It’s that time of the year again. Time for my annual check up.
I actually enjoy the whole process. The car ride to the vet gets me out of the office, which is always a nice break. The clinic workers are always excited to see me and they have snacks! The veterinarian is great, although his stethoscope can be a little too cold. Does he keep that thing in the freezer??
Best of all, the vet says I’m in puuuurrrrfic health! Which is good because I’m planning my next adventure (don’t tell Scott or Diane).
It’s time for a change in seasons with summer coming to an end and autumn beginning. As many of you may know it’s too hot in the summer for a cat like me so I’m very happy about the start of autumn. The weather is so much more mild, with a decrease in humidity and temperatures it makes spending time outside much more enjoyable.
There are many autumn activities I’ve found people talking about at our funeral home in Sydney. One of them is taking a walk. I’ve heard this talked about many times and it can be very soothing and help give you some peace when processing the loss of a loved one. The weather can be crisp which helps you feel refreshed and brings about a sense of new life to your current mood.
Something else you can try is the Moonlight Cinema. It’s a great way to get out of the house and be around people but you don’t have to interact much. During the grieving process, it can feel very lonely and you just want to be around people without necessarily having to talk much. It’s basically an outdoor movie theatre so you enjoy the benefit of fresh air and other people, while watching a movie and having an escape from life for a couple hours.
If you want to take me along with you on these adventures I think they would be very interesting and I would be happy to keep you company. As much as I want to help you by suggesting these types of activities I know there’s other ways you need help too.
During my time as resident cat in our funeral home in Sydney I’ve learned about some other great support systems if you’re looking for something more. One of the most difficult times grieving occurs is when a child dies, when you need help specific to this area The Compassionate Friends is an excellent support centre. The leaders are all others who have suffered the loss of a child, grandchild, or sibling making them others who can truly understand what you’re going through.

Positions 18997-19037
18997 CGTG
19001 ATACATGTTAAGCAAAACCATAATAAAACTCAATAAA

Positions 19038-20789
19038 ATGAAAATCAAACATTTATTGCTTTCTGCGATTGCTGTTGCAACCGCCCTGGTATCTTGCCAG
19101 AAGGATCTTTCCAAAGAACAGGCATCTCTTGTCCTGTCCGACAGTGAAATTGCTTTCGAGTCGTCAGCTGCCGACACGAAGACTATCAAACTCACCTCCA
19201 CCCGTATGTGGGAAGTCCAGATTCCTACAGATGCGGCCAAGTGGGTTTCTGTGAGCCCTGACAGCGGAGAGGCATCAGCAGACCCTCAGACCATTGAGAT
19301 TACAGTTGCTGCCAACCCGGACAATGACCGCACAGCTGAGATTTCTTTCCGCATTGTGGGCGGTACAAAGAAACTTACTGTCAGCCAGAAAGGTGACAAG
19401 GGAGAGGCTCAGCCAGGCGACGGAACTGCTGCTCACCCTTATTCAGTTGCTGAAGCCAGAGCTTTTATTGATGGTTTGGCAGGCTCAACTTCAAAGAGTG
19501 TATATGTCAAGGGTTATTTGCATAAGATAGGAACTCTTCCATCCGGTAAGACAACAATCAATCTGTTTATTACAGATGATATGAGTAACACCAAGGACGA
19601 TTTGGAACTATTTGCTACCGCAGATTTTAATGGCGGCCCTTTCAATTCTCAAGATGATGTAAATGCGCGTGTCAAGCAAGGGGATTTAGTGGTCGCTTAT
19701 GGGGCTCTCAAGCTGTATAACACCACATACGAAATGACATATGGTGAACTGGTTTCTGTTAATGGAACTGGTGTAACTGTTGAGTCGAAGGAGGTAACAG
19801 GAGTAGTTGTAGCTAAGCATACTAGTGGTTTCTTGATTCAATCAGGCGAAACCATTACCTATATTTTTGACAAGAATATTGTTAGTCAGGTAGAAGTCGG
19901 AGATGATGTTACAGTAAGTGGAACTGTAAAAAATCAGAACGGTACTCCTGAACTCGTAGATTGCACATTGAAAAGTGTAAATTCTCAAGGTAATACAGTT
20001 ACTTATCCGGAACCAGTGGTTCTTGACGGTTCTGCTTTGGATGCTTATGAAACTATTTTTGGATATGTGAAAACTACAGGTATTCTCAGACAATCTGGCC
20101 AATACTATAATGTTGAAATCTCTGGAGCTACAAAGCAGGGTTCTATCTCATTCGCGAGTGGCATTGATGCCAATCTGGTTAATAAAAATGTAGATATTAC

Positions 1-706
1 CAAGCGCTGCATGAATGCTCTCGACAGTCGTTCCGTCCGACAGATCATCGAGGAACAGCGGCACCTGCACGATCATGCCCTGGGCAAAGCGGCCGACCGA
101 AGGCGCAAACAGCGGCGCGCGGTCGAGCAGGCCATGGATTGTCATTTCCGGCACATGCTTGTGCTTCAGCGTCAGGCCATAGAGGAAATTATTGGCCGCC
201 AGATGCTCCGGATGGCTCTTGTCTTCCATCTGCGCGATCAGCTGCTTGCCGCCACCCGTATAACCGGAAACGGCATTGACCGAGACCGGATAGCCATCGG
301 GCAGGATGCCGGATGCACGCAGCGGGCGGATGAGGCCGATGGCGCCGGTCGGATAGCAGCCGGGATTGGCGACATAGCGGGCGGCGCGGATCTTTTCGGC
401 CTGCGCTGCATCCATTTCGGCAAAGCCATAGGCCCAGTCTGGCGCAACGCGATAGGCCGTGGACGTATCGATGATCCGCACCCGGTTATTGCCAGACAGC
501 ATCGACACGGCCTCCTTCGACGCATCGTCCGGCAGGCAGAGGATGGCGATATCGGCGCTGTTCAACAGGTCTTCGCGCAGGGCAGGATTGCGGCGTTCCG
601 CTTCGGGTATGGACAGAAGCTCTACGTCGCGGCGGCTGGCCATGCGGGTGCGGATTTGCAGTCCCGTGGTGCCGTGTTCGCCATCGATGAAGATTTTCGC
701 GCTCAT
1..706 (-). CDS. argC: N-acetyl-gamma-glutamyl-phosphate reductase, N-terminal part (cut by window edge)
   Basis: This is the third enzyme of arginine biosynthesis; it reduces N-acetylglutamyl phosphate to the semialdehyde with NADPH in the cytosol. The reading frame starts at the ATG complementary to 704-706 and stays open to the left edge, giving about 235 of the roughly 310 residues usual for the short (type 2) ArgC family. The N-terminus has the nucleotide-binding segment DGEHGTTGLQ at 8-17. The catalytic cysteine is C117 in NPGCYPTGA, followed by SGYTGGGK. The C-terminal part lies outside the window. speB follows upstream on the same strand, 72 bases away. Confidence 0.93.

If you’re looking for support that will help you with the loss of a partner there’s a great non-profit called Solace Australia. You will find support groups with others that can relate to how you’re feeling and talk in a non-threatening environment. There are trained support workers available to help as well as telephone support if needed.
Between these wonderful resources and many more out there along with the change in weather I hope you’ve found something to help. I know cuddling up with me in the office can only go so far to help you. I want to share information I’ve learned while listening in on conversations.
Have you ever heard of funeral cookies? I didn’t know much about them even being the cat of funeral directors in Sydney. But, maybe that’s because I’m a cat and I really don’t get told everything. So, now that I’ve heard about them I think they’re a very interesting concept and just have to share.
They were primarily used during colonial times and served a number of different purposes. First and foremost they provided a way to remember the person who had passed. Not only this but during these difficult times they were also a source of nourishment and comfort.